Mr. Chaytor: To ask the Secretary of State for Environment, Food and Rural Affairs which OSPAR priority areas in the radioactive materials sector have been volunteered to date by the United Kingdom as ones on which UK scientists will undertake basic scientific work as the lead country for OSPAR; which other areas are being considered for volunteer research; and if she will make a statement on United Kingdom relations with OSPAR. 
Mr. Morley: UK experts are closely involved in the work programme of the OSPAR Radioactive Substances Committee. Current tasks for which the UK is the lead country are the preparation of proposals for reporting on discharges of radioactive substances from oil and gas installations and proposals for harmonised reporting procedures for inputs of radioactive substances from the non-nuclear sector.
UK experts have also participated in three inter-sessional working groups to establish the baseline situation regarding radioactive substances in the marine environment, against which progress in achieving the objective of the OSPAR Strategy with regard to Radioactive Substances will be assessed. In addition, a
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UK expert is a member of the Radioactive Discharges Expert Assessment Panel, which examines trends in discharges from nuclear installations.
Mr. Chaytor: To ask the Secretary of State for Environment, Food and Rural Affairs what joint assessment and monitoring is being undertaken by UK-based scientific institutions on behalf of OSPAR; and if she will publish a list of current research projects in collaboration with OSPAR. 
Mr. Morley: OPSAR agreed a revised Joint Assessment and Monitoring Programme at the Commission meeting in Bremen in June. A copy is in the Library of the House, and is available on the OSPAR website www.ospar.org. A large number of scientific institutions provide data which is used to fulfil the reporting requirements in respect of UK waters. These include the Centre for Environment, Fisheries and Aquatic Science, the Environment Agency, English Nature, and the Joint Nature Conservation Committee, and the equivalent bodies in the devolved Administrations.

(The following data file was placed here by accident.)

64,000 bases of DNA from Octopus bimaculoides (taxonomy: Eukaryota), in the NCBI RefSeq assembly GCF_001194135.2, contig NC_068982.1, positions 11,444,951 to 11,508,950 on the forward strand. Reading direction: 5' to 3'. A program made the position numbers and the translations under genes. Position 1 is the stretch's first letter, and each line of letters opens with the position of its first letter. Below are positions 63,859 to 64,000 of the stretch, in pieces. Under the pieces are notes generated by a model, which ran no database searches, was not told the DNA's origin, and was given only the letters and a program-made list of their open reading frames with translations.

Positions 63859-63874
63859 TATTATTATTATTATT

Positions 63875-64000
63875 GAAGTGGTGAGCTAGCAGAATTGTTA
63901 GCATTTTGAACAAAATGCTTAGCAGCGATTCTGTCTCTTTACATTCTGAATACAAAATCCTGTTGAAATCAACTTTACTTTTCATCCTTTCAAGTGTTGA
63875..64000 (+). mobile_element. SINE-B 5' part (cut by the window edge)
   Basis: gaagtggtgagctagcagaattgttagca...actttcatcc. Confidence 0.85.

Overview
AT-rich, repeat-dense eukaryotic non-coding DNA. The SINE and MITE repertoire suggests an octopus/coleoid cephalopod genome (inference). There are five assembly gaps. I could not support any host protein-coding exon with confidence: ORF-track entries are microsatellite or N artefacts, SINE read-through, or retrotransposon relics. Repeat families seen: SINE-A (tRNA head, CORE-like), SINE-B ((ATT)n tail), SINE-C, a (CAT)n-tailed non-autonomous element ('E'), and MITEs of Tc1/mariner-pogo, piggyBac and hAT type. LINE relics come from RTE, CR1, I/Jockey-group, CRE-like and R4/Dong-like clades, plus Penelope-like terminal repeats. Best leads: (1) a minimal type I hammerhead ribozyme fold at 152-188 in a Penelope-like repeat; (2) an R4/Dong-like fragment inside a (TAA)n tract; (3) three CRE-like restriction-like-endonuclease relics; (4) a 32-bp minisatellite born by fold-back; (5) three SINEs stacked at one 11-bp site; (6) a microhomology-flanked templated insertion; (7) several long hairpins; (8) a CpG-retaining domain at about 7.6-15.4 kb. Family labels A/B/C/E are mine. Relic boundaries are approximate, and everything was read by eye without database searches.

The Department has an extensive research programme on marine environmental issues, and most projects will in one way or another inform the UK's input into the work of OSPAR. In some cases, such as the development of a number of Ecological Quality objectives, this work is being done by the UK on behalf of OSPAR as lead country; in other cases, the research will inform the UK's input to debate within OSPAR. A list of the 74 projects currently in the programme can be found on the Defra website at www.defra.gov.uk/research/project data/Default.asp.
Mr. Wiggin: To ask the Secretary of State for Environment, Food and Rural Affairs what proportion of the Government's total procurement of materials and products comprised recycled products in each year since 1997; and what the projections are for (a) 2003, (b) 2004 and (c) 2005. 
Mr. Morley: Figures on recycled products and materials bought by the Government are not collected centrally and doing so would incur a disproportionate cost. In regards to the Government's current position on buying recycled paper products, I refer my hon. Friend to the Answer given to the hon. Member for Guildford (Sue Doughty) on 4 December 2003, Official Report, column 146W. Data on recycled paper bought by Government is available in the "Sustainable Development in Government" and "Greening Government" reports, which are available online at www.sustainable-development.gov.uk/sdig/reports/index.htm. Copies are also available in the Library.
Government is currently developing sustainable procurement targets under the "Framework for Sustainable Development on the Government Estate". The targets and online guidance will be published by Spring next year.
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processed output from mechanical biological treatment works counts towards local authority recycling targets. 
Mr. Morley: Mechanical biological treatment [MBT] describes a range of processes with the common purpose of treating residual waste after material recovery, to prepare it for final disposal. Where this results in the recovery of further materials that are sent for recycling or a compost that meets the criteria set for the composting indicator then these outputs will count towards local authority Best Value targets for recycling and composting.